Research Papers: Design Automation

Bayesian Optimal Design of Experiments for Inferring the Statistical Expectation of Expensive Black-Box Functions

[+] Author and Article Information
Piyush Pandita

School of Mechanical Engineering,
Purdue University,
West Lafayette, IN 47907
e-mail: ppandit@purdue.edu

Ilias Bilionis

School of Mechanical Engineering,
Purdue University,
West Lafayette, IN 47907
e-mail: ibilion@purdue.edu

Jitesh Panchal

School of Mechanical Engineering,
Purdue University,
West Lafayette, IN 47907
e-mail: panchal@purdue.edu

1Corresponding author.

Contributed by the Design Automation Committee of ASME for publication in the Journal of Mechanical Design. Manuscript received July 26, 2018; final manuscript received May 28, 2019; published online July 10, 2019. Assoc. Editor: James T. Allison.

J. Mech. Des 141(10), 101404 (Jul 10, 2019) (11 pages) Paper No: MD-18-1592; doi: 10.1115/1.4043930 History: Received July 26, 2018; Accepted May 29, 2019

Bayesian optimal design of experiments (BODEs) have been successful in acquiring information about a quantity of interest (QoI) which depends on a black-box function. BODE is characterized by sequentially querying the function at specific designs selected by an infill-sampling criterion. However, most current BODE methods operate in specific contexts like optimization, or learning a universal representation of the black-box function. The objective of this paper is to design a BODE for estimating the statistical expectation of a physical response surface. This QoI is omnipresent in uncertainty propagation and design under uncertainty problems. Our hypothesis is that an optimal BODE should be maximizing the expected information gain in the QoI. We represent the information gain from a hypothetical experiment as the Kullback–Liebler (KL) divergence between the prior and the posterior probability distributions of the QoI. The prior distribution of the QoI is conditioned on the observed data, and the posterior distribution of the QoI is conditioned on the observed data and a hypothetical experiment. The main contribution of this paper is the derivation of a semi-analytic mathematical formula for the expected information gain about the statistical expectation of a physical response. The developed BODE is validated on synthetic functions with varying number of input-dimensions. We demonstrate the performance of the methodology on a steel wire manufacturing problem.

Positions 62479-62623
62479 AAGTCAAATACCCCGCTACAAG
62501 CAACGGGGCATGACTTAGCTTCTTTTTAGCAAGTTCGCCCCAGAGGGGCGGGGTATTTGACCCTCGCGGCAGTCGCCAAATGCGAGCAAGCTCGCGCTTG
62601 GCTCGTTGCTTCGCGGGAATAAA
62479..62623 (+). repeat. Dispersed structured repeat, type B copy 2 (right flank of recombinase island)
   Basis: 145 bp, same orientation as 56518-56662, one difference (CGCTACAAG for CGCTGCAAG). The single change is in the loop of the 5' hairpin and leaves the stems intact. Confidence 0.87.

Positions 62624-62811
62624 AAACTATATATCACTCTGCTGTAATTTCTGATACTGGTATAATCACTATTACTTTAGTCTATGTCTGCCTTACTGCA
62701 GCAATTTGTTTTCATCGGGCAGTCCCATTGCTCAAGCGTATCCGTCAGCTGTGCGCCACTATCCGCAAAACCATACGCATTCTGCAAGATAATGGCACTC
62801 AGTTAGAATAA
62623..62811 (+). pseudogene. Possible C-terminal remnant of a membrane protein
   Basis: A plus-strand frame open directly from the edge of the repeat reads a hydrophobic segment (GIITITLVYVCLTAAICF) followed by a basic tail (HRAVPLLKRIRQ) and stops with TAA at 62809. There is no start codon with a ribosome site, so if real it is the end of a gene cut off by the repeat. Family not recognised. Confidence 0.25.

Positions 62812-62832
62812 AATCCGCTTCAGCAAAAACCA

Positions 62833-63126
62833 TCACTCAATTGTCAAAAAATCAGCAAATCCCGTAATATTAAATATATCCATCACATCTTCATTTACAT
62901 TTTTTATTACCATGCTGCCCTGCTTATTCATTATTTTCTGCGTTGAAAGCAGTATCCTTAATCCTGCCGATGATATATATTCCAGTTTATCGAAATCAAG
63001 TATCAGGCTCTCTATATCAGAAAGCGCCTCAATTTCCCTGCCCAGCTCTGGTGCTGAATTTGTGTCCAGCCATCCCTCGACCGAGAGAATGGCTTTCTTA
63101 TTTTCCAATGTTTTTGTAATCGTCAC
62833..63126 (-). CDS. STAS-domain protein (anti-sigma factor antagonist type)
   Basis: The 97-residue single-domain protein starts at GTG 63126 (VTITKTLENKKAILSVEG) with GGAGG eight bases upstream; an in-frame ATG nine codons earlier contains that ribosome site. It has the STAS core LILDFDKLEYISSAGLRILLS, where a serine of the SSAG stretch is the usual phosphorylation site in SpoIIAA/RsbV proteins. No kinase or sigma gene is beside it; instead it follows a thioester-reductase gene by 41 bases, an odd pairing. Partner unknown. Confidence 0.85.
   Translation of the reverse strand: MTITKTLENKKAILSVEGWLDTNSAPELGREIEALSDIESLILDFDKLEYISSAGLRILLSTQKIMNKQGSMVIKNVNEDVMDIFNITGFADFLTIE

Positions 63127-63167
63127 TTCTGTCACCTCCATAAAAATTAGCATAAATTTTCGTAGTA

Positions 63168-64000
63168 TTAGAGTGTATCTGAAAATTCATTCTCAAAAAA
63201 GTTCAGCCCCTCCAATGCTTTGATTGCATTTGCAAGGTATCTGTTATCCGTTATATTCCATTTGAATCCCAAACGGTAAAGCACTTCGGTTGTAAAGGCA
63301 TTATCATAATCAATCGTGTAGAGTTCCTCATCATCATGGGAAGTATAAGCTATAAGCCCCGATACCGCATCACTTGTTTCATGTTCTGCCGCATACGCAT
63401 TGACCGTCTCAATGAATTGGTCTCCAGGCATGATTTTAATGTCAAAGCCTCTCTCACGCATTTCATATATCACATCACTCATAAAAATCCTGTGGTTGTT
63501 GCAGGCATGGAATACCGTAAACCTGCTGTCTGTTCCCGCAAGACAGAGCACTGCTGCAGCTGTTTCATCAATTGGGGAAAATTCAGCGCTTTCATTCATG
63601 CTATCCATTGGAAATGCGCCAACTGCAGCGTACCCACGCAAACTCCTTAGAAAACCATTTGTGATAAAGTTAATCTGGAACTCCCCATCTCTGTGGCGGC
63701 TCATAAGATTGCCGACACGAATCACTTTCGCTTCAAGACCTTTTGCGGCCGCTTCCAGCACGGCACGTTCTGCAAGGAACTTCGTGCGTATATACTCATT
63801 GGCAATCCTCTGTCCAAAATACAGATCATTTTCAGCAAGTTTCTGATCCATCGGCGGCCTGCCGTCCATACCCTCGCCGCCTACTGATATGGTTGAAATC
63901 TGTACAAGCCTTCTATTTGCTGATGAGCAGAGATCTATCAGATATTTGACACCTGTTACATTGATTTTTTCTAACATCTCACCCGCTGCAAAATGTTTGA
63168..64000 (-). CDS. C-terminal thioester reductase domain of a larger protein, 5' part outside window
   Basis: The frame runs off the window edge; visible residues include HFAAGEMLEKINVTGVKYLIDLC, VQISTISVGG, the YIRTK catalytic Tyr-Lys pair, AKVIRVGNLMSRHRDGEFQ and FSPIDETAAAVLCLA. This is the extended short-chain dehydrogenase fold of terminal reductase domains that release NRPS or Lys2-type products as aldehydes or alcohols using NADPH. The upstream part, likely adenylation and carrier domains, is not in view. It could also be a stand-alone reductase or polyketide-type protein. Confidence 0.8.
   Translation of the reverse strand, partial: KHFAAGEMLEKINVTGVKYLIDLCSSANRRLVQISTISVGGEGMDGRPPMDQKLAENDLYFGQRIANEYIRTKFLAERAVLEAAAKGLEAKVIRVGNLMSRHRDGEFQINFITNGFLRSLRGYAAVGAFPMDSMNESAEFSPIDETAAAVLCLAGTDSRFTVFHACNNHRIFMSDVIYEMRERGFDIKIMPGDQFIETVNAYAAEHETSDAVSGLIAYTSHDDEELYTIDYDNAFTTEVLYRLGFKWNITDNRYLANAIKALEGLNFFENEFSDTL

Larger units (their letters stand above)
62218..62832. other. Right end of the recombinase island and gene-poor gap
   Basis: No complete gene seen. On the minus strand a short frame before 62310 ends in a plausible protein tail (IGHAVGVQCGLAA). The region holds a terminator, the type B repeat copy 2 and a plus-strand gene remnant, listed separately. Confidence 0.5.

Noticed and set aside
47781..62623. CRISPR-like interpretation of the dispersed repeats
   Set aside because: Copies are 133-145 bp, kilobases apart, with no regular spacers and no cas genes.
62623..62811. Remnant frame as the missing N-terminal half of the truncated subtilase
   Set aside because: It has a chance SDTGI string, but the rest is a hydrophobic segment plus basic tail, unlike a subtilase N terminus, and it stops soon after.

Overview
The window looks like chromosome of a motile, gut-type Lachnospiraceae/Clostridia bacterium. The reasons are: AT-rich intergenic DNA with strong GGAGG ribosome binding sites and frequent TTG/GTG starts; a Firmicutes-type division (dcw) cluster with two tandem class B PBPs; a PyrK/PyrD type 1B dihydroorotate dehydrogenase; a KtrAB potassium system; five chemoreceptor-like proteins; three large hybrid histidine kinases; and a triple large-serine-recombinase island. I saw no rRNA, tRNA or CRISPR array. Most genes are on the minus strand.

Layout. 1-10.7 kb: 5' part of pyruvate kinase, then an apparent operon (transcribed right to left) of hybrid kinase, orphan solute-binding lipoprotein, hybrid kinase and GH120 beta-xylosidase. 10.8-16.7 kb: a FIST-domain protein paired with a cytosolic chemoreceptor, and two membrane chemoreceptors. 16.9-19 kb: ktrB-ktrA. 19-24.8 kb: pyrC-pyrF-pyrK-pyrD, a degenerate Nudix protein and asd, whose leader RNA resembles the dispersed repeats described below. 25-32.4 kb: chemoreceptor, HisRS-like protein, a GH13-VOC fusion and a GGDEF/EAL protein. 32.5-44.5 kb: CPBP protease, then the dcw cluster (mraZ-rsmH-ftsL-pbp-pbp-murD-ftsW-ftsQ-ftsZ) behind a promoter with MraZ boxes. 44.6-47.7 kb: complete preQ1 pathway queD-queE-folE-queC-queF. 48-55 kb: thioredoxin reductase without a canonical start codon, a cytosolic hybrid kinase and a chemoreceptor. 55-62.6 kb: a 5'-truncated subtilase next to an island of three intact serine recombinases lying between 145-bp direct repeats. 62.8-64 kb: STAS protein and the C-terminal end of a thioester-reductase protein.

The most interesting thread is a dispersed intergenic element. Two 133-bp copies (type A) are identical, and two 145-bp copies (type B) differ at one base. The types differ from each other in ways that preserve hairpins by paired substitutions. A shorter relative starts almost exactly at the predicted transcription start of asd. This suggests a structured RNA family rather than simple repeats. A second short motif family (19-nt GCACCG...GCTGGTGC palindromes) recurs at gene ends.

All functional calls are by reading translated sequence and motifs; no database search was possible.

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Grahic Jump Location
Fig. 1

One-dimensional synthetic problem (ni = 3). (a) and (b) The state of the function (1st iteration) at the start and the end (15th iteration) of the algorithm. (c) The convergence to the true expectation of the function and the reduction in uncertainty about the QoI after the end of the algorithm.

Grahic Jump Location
Fig. 2

One-dimensional synthetic example (ni = 3). (a) and (b) The state of the function at the start (1st iteration) and the end (25th iteration) of the algorithm. (c) The convergence to the true expectation of the function and the reduction in uncertainty about the QoI after the end of the algorithm.

Grahic Jump Location
Fig. 3

One-dimensional synthetic examples. (a) and (b) The predictive mean of the EKLD for synthetic problem no. 1 (ni = 3) and synthetic problem no. 2 (ni = 4), respectively.

Grahic Jump Location
Fig. 4

Three-dimensional synthetic example (ni = 2). (a) The decay of the EKLD from the 1st iteration to the end of the 30th iteration of the algorithm. (b) The convergence to the true value of the QoI.

Grahic Jump Location
Fig. 5

Five-dimensional synthetic example (ni = 20). (a) The decay of the EKLD from the 1st iteration to the end of the 45th iteration of the algorithm. (b) Convergence to the true value of the QoI.

Grahic Jump Location
Fig. 6

Wire drawing problem (ni = 20) after 75 iterations

Grahic Jump Location
Fig. 7

(a)–(c) The comparison of the EKLD to uncertainty sampling for synthetic problem nos. 1, 2, and 3, respectively

Grahic Jump Location
Fig. 8

(a) and (b) The comparison of the EKLD to uncertainty sampling for synthetic problem no. 4 and the wire-drawing problem, respectively



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